And while no event needs to become a complete downer, honesty and empathy in difficult times may put to rest issues that had previously not been addressed, and in some cases, motivate those in attendance to follow through with the company plans for the future.
“I think the difference is,” Campbell explains, “that it’s about a psychological approach as opposed to a purely business approach. Those who appreciate human needs, wants and concerns are better positioned to unite [delegates] around a common goal. And you need people to believe in you – especially if there have been layoffs, you need those who remain to still believe in the company.”
Time, money, energy and schedules have to come together perfectly in the planning of any event – and the idea of redoing all of that is often unthinkable. It is also unavoidable in most circumstances, even those that seem insurmountable. Outlining the potential problems, creating contingency plans, having a backup blueprint for the event in place and ready to go, and remaining alert for any changes is always the best prevention, however, in the moment, quick thinking and an innovative approach to problem solving can often save the day.
• Outdoor events require an indoor Plan B
• Political and government instability, especially in some Asian countries can derail your plans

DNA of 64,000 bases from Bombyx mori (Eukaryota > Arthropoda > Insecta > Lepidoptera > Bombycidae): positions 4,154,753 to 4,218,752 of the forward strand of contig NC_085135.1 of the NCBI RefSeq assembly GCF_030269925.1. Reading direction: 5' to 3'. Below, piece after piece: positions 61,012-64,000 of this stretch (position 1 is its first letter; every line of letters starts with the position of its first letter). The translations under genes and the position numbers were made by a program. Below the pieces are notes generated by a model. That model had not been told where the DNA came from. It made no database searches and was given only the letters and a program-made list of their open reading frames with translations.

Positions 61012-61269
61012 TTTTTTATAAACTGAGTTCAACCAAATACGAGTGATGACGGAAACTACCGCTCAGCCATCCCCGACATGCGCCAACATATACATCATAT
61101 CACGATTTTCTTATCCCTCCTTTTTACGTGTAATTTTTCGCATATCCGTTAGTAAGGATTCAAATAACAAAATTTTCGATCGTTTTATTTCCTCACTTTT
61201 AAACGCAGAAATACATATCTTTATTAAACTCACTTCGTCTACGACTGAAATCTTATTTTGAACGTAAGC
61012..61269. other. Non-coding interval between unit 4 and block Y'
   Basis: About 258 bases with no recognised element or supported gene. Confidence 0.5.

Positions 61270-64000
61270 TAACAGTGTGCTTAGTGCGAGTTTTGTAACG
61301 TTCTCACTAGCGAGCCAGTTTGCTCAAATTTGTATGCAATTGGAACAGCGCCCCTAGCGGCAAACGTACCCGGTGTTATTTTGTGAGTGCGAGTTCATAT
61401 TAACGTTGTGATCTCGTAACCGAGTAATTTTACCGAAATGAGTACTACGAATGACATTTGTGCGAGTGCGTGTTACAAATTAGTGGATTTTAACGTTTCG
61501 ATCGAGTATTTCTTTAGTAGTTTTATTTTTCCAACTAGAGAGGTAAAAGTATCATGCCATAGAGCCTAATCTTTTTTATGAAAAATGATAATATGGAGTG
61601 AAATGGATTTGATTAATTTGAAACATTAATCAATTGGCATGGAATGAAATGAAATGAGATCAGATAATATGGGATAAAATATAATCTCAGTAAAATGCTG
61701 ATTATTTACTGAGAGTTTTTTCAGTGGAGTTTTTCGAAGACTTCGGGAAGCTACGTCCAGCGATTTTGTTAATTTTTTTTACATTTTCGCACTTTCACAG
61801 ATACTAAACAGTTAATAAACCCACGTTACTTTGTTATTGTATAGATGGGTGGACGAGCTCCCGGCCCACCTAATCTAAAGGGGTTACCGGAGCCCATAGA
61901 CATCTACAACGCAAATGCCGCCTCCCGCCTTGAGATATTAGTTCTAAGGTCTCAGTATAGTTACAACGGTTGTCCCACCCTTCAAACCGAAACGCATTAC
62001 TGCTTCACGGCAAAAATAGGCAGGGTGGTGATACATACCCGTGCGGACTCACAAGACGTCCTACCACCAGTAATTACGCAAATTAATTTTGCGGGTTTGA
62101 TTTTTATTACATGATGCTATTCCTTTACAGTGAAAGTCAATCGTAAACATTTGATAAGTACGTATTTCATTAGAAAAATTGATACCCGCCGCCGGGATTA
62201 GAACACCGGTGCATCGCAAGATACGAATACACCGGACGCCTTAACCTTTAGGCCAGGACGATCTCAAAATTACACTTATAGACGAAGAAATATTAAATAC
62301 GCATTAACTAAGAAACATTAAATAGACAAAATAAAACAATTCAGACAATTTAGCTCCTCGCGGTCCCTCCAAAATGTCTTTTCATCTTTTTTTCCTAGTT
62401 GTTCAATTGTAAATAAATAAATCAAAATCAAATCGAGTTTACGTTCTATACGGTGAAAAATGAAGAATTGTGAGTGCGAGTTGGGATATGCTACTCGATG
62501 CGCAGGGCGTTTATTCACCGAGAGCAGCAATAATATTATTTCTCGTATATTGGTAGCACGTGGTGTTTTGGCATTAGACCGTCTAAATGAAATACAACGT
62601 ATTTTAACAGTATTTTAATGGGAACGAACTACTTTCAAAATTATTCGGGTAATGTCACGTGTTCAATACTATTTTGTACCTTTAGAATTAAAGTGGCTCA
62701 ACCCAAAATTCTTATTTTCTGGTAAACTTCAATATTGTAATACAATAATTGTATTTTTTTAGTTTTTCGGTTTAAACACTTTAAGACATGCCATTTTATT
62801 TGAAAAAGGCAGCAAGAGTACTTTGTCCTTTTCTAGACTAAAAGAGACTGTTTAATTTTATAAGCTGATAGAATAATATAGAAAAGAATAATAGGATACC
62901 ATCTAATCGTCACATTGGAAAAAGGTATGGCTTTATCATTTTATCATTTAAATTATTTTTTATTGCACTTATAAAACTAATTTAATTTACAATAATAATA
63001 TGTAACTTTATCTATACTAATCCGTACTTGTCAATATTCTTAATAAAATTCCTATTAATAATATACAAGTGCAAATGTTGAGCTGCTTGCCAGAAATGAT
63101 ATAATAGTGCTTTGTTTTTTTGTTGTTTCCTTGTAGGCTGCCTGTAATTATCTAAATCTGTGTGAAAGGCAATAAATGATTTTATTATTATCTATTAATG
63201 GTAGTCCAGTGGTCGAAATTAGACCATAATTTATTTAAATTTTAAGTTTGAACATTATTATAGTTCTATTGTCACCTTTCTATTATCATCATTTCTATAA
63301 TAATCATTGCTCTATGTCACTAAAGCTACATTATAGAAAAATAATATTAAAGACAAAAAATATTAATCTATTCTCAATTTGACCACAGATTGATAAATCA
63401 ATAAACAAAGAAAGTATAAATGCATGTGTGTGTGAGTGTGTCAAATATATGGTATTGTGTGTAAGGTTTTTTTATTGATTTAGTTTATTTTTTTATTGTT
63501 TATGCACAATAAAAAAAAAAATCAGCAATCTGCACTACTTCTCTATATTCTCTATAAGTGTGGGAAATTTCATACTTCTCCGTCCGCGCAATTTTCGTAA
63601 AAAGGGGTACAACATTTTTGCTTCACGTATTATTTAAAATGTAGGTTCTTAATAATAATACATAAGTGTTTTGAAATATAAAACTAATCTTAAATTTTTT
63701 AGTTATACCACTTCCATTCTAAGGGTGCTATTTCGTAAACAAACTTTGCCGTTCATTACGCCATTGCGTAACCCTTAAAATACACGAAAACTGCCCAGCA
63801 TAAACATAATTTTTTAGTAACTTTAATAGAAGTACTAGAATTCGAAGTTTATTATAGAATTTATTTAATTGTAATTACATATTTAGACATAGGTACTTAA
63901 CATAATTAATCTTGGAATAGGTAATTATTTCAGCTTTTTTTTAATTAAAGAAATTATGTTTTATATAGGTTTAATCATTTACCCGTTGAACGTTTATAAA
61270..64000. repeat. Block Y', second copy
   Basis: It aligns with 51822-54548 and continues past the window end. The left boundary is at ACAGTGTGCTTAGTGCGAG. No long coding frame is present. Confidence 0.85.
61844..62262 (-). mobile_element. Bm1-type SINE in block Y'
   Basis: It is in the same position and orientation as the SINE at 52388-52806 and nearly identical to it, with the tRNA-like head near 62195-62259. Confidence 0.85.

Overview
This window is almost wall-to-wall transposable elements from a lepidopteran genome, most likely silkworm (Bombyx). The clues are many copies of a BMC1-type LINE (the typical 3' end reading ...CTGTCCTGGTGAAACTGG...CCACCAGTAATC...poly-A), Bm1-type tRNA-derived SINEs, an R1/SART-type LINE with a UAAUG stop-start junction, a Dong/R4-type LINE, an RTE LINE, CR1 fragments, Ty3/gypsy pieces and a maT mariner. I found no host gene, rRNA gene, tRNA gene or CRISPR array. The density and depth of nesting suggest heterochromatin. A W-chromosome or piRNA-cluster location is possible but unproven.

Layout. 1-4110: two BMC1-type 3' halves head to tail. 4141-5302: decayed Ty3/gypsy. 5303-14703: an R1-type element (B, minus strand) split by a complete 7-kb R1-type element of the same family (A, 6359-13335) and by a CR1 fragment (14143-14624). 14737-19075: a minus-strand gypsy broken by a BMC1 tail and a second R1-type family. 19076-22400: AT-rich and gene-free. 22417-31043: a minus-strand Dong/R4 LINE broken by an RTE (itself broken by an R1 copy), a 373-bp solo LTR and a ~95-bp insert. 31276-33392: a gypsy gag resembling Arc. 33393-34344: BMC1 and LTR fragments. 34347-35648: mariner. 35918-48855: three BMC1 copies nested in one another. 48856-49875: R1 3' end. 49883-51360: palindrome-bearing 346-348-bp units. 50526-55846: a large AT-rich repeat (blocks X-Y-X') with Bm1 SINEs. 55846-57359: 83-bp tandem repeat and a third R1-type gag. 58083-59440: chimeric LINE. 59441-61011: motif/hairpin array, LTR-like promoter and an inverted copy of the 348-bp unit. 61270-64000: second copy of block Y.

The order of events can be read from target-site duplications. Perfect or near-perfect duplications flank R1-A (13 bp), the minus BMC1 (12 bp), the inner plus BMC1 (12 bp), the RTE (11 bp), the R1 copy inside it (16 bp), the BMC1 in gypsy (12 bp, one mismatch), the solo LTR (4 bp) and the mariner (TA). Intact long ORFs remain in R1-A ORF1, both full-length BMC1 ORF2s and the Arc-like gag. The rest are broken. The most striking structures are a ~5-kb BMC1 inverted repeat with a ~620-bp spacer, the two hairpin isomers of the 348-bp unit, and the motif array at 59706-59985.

• Company/organisation growth between contract signing of the venue and the event date can alter venue and accommodation choice
• Transportation logistics need to take into account possible delays
• Technology may be needed to link in out-of-town speakers or delegates
• Corporate communications and clear messaging has to be planned if dealing with bad news
• Event team knowledge of fire escape and emergency routes is essential
• Insurance and contingency plans and/or cancellation policies need to be clear
CASE IN POINT: DISASTER STRIKES
In 2005, MCI organised a 700-person five-day event for an international transport association in Cairo, Egypt. The day before the annual event was to start, the infamous Sharm El Sheikh bombings took place, including one bomb in a tourist area next door to the meeting’s hotel venue. For many, this would be a deal-breaker, but with quick thinking, resourcefulness and above all communication, MCI met with all relevant event and government parties to ensure the safety delegates and the viability of the event.
Explains Michele Sanvictores, director of external relations, MCI: “We immediately held a meeting with the association’s board of directors, the hotel staff and our team to decide whether this was a case of postponing the event, whether we should move the event inside, and what could and should be done for the safety of the delegates. In this situation, the tourism authority of Egypt also got involved, agreeing to beef up security, to have extra police and to take certain security measures so that the event could be held as originally had been planned.”
Those meetings paid off and the event took place as planned. One important aspect of the decision was communication with delegates, which MCI and the hotel were proactive about from the first moment, says Sanvictores.
“We were able to use the CCTV systems throughout the hotel as a method of communication, explaining to the delegates what was happening, the steps that were being taken, and how the event would be organised in light of the setback. Because of that, they were informed and no longer felt fearful. Once we were able to confirm that security was in place and that the tourism authority was behind the event, everyone felt comfortable attending.”